Sainsbury’s sales boost strikes blow in store wars
Sainsbury’s said last month that its own ranges, such as its Taste the Difference offering, have been growing at twice the rate of branded food, while chief executive Justin King said its fashion ranges have also proved popular with cost-conscious shoppers.
Celebrity stylist Gok Wan recently unveiled his latest Tu range of clothing for Sainsbury’s stores, his tenth collection since he started working with the grocer two years ago, and Wednesday’s figures will provide an opportunity for the supermarket to show whether it can succeed in an arena where high-street stalwart Marks & Spencer is struggling.
Under pressure from the supermarkets and discount fashion chain Primark, M&S last week revealed a 1.3 per cent drop in general merchandise sales for the second quarter, although that was an improvement on the 1.6 per cent slide seen in the first three months of the year.
While Tesco’s share of the grocery market has been slipping as discount retailers Aldi and Lidl continue to make inroads, Sainsbury’s was able to shrug off the competition in the second quarter with a better-than-expected 2 per cent rise in like-for-like sales, boosted by strong demand for its own-brand products.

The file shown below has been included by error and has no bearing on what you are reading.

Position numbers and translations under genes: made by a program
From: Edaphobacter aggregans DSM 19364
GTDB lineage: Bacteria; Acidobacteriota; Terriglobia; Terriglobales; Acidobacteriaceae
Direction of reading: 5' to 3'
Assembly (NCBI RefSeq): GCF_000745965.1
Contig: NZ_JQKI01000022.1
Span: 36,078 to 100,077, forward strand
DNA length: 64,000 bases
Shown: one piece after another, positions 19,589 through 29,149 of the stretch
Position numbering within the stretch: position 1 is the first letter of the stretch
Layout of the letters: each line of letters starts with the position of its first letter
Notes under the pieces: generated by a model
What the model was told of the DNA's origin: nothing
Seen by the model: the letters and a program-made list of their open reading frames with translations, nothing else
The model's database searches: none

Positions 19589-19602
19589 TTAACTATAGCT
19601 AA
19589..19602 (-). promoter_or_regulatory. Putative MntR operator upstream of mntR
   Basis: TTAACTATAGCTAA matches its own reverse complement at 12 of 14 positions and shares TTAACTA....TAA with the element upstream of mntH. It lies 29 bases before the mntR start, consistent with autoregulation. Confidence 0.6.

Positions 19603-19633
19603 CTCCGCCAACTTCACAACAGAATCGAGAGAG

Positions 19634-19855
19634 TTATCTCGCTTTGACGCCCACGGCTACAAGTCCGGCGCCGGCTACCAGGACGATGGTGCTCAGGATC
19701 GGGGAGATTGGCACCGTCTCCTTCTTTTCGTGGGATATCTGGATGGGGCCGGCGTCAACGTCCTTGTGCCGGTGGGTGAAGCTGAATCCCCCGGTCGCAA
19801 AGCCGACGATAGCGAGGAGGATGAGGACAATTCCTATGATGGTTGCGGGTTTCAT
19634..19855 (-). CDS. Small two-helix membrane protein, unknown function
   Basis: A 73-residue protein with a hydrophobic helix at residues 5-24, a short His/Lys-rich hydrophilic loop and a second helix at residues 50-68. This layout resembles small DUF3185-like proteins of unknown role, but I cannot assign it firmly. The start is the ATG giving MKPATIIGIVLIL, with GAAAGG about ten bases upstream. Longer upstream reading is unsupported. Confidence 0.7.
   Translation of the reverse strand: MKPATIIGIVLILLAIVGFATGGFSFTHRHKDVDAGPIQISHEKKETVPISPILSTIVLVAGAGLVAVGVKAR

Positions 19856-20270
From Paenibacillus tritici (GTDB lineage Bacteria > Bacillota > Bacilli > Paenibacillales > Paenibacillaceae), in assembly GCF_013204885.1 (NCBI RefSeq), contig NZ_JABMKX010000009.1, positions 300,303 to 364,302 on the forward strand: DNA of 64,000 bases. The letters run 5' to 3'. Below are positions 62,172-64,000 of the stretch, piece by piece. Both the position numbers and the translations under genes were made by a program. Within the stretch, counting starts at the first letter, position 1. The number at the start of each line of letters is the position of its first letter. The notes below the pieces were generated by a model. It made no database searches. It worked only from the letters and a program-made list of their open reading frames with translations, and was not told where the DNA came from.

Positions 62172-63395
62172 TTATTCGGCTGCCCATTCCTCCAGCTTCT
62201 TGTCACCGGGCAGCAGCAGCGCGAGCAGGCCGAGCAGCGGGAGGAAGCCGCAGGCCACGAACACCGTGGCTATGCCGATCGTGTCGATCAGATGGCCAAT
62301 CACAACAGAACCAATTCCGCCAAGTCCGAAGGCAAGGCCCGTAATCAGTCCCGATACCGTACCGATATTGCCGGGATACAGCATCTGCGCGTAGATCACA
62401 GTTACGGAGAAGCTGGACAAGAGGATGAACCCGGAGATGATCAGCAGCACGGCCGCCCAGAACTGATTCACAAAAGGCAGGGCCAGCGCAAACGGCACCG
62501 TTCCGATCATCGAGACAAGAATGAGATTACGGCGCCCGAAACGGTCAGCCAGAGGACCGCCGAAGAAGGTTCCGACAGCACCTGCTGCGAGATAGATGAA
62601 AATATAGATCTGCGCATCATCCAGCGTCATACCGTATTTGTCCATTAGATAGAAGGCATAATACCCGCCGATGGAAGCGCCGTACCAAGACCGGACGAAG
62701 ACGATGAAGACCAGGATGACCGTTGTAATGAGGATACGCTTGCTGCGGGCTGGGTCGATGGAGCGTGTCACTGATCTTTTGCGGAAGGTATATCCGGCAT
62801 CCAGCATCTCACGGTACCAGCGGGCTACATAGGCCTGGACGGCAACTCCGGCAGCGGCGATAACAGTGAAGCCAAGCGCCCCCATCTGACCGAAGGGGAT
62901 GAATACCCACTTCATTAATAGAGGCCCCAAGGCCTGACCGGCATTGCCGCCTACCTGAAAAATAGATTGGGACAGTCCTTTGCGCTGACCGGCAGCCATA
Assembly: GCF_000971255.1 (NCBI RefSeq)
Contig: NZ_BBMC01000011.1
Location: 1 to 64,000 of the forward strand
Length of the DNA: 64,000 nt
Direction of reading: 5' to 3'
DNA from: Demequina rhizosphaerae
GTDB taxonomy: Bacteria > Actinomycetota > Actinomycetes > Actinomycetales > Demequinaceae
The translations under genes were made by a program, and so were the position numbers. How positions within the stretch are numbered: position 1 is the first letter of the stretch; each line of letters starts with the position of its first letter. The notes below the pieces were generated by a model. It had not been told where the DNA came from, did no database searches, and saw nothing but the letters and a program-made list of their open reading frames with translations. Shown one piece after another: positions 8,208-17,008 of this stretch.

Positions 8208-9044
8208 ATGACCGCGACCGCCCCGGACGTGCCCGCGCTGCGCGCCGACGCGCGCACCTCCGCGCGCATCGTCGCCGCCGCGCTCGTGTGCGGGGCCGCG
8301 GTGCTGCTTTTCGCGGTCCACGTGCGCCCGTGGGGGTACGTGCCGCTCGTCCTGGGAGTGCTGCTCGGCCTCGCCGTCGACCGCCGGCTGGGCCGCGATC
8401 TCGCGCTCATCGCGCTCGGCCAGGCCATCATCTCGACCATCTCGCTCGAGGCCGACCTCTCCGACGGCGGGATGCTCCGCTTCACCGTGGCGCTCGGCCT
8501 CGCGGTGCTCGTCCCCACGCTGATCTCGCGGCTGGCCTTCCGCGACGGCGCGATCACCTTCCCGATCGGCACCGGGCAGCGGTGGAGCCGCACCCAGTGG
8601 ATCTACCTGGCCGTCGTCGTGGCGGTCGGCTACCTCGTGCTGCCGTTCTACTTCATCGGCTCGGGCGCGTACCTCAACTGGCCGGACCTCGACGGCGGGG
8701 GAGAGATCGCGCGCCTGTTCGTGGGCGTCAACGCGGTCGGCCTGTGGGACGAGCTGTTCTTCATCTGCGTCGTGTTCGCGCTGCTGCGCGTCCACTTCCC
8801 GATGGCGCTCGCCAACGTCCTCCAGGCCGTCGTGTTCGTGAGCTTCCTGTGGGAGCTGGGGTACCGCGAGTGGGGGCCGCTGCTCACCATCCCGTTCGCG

Smaller rival Morrisons saw its underlying takings fall 2.4 per cent in the three months to the start of November, while Tesco reported flat sales in its second quarter ending 24 August.
Mike Dennis, a food retail analyst at Cantor, said: “We believe that, despite the slower industry sales growth going into this autumn, the relative sales outperformance at Sainsbury’s is set to continue.”
The broker has pencilled in an underlying pre-tax profit of £400 million for the first half, up from £373m a year ago and ahead of consensus City forecasts of £392m.
Figures from research group Nielsen showed the firm overtook Asda last month to become the UK’s second-largest supermarket for the first time in a decade, with a market share of 16.6 per cent for the 12 weeks to 13 October, compared with 16.4 per cent at Asda, although it still lagged behind Tesco, which commands 29.5 per cent of the sector.
As competition in the sector hots up, Sainsbury’s is taking the battle into the courtroom, seeking a judicial review against a ruling by the Advertising Standards Authority after the watchdog rejected its complaint over Tesco’s Price Promise campaign.
Sainsbury’s is also growing its Edinburgh-based financial services arm, which was created in 1997 as a joint venture with Bank of Scotland, now part of the Lloyds Banking Group.
In May, the retailer said it was paying Lloyds £248m to take full control of Sainsbury’s Bank, with the deal expected to be completed in January, and it recently unveiled plans to move into a larger head office in the capital, creating about 70 jobs.